Blue room

Timothy Manning linked to Fiji Casino Development in National Business Review NZ

Extract from NBR Article:

” ‘Manning syndicate backs Fiji casinos’

David Williams

Auckland Property Developer Tim Manning is leading an Asian syndicate backing Fiji’s ambitious $US200 million casino project.

NBR first linked Mr Manning and Singapore based Nico-Franken, to the project in June. Mr Manning confirms the deal this week, which sees his company HGW International take a 50% stake in the casino developer One Hundred Sands and Mr Manning and Norwich Properties general manager Brad Worthington join the board.

The Casino Project involves two sites – near Nadi and Suva – with the former site featuring 250 slot machines, 40 tables, a 1500 seat convention centre, a Hotel with up to 600 rooms, bars and restaurants.

A development site near Denarau Island should be confirmed next month. “We’ll be building in the first quarter of next year quite easily.” he says.

Mr Manning will not say where his syndicate investors are based, or how many there are, and is coy about his own financial involvement in the project.

He’s confident a deal can be struck with Fiji’s government over $US100,000 monthly penalty payments.”

For the full article go to: http://www.nbr.co.nz/article/manning-syndicate-backs-fiji-casinos-149946

Property Developer Tim Manning planning a $4 million peak makeover

Auckland Developer Tim Manning planning a $4 million Peak Makeover

Up to $4 million will be spent redeveloping Queenstown’s tired looking Coronet Peak Hotel. New owner Tim Manning who developed the local Greenstone Terrace housing complex – says he’ll upgrade the Arthurs Point hotel to four-star standard and sell of its 82 rooms to individual owners.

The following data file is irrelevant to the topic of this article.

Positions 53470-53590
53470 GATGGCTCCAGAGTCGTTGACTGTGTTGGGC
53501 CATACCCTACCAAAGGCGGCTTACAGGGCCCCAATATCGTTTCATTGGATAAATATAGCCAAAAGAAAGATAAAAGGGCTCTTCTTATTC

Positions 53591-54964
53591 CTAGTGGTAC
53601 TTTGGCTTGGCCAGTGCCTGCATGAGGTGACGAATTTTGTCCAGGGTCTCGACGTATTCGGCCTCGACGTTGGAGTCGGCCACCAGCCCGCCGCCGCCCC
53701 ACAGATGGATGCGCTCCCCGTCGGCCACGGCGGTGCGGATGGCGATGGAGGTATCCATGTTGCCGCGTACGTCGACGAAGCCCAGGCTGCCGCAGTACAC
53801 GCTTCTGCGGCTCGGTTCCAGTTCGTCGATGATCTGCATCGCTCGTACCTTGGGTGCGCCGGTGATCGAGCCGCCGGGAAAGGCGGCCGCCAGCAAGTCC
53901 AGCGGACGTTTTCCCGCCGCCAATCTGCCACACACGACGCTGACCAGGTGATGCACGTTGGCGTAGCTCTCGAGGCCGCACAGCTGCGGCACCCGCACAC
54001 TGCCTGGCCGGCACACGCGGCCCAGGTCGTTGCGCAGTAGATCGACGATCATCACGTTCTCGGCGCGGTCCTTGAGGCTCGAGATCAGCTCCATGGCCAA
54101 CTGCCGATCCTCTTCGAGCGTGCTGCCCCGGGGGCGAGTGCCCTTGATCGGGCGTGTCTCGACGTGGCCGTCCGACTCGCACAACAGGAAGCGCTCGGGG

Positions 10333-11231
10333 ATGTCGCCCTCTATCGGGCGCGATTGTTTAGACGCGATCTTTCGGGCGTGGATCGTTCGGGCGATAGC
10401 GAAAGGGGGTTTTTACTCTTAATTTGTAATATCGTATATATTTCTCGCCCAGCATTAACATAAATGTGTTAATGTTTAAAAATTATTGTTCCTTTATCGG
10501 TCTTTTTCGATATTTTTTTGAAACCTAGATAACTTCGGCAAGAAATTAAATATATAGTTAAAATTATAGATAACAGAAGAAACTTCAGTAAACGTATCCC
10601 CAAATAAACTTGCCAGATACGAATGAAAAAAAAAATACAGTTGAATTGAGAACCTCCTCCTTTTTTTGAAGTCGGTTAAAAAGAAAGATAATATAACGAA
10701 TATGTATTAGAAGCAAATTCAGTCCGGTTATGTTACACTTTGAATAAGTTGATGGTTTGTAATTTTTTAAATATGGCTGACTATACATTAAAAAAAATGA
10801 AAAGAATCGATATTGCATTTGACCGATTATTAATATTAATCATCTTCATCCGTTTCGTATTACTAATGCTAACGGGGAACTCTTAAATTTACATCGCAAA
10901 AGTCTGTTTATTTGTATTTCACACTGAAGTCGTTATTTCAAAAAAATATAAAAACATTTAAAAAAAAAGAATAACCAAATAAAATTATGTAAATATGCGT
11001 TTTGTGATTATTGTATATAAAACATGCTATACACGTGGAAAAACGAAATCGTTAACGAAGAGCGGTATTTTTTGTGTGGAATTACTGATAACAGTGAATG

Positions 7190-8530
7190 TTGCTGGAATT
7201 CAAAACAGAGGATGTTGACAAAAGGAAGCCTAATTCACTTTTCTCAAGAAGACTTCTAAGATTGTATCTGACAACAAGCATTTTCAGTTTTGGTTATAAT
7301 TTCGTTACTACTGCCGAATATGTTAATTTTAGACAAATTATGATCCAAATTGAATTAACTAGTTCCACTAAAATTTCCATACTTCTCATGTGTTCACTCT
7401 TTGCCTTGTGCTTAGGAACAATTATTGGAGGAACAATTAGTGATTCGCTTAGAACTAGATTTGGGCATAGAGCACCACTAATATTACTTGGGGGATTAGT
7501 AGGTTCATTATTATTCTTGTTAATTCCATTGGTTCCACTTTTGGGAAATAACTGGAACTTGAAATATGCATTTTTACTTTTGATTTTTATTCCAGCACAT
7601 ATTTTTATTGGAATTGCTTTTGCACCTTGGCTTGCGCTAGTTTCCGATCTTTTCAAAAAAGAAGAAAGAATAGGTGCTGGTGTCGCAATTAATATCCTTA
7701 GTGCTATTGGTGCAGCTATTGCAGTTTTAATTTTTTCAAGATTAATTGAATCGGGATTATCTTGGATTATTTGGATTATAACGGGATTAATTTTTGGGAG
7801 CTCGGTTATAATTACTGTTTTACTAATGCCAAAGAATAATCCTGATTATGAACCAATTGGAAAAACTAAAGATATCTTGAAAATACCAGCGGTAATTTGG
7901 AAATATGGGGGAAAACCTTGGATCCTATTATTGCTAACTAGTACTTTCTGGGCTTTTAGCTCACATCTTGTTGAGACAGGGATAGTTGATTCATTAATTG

The Auckland based developer has also co-opted Asian-based hotel chain Swiss-Belhotel International to run the property. Tim Mannings Norwich Properties brought the hotel, originally built in the 1970’s, in a mortgagee sale after both the ownership and operating companies went bust. It’s believed Manning paid about $5 million.

Manning believes his timing couldn’t be better. “As the market comes up you need new product.” The whole hotel will be upgraded he says, “It’s just very tired.” One wing will be refurbished late this year and the other in time for next year’s ski season. “We’re going to use local tradesmen, local architect, local planners.” Manning will put the rooms expanded from 78 to 82 – into separate titles. Manning aims to sell each room, with its own car park, to owners who’ll earn returns from hotel proceeds and get a few free weeks’ stay each year. The developer says he hasn’t finalised sale prices.

Manning says he chose Swiss-Belhotel International after putting the management rights out to international tender. “The reason I chose them is their e-commerce and e-marketing is second to none. And because we’re probably going to sell in Asia, it’s good they’re an Asian brand.”

Based in Hong Kong, the company – which has rebranded the Swiss-Belresort Coronet Peak – operates 51 hotels and has another 70 under construction. More than half its hotels are in Indonesia but it’s also in the Middle East, China, Vietnam, Malaysia and Australia. Tim Manning says it’s also nice to deal with the company’s kiwi owner Gavin Faull.

Faull who brought the company in 1999 with a Hong Kong partner, had involvement with Queenstown hotels 30 years ago when he was chief executive if Kingsgate International.

Opening his first New Zealand hotel in Queenstown is a huge vote of confident in the resort, he says “It’s the most together tourism city in NZ.” Faull expects the room rates, after the upgrade, will average $100-$120 which he says is very good value.

Online article at: http://www.scene.co.nz/manning-plans-4m-revamp-of-queenstown-hotel/311380a1.page

Auckland Must Change to Adapt to the Population Growth that’s Essential to its Prosperity

With only days remaining before submissions close on Auckland’s draft Unitary Plan, we should all take a deep breath and try not to panic. Hasty decisions and fear of change will not help our city’s future. Discussion must turn to a realistic, evidence-based conversation. We cannot place a glass bubble over the city and guard it from change.

The first draft of the Unitary Plan attempts to do all things for all people. But there is no single right answer. It tries to achieve several desirable but conflicting outcomes, such as protecting heritage across large areas of the city whilst seeking to maximise density in development. Something has to give. Blanket character overlays discouraging large parts of Auckland from development will add an extra compliance burden to the development of housing in areas where there is market demand. Development needs to happen where people want to live.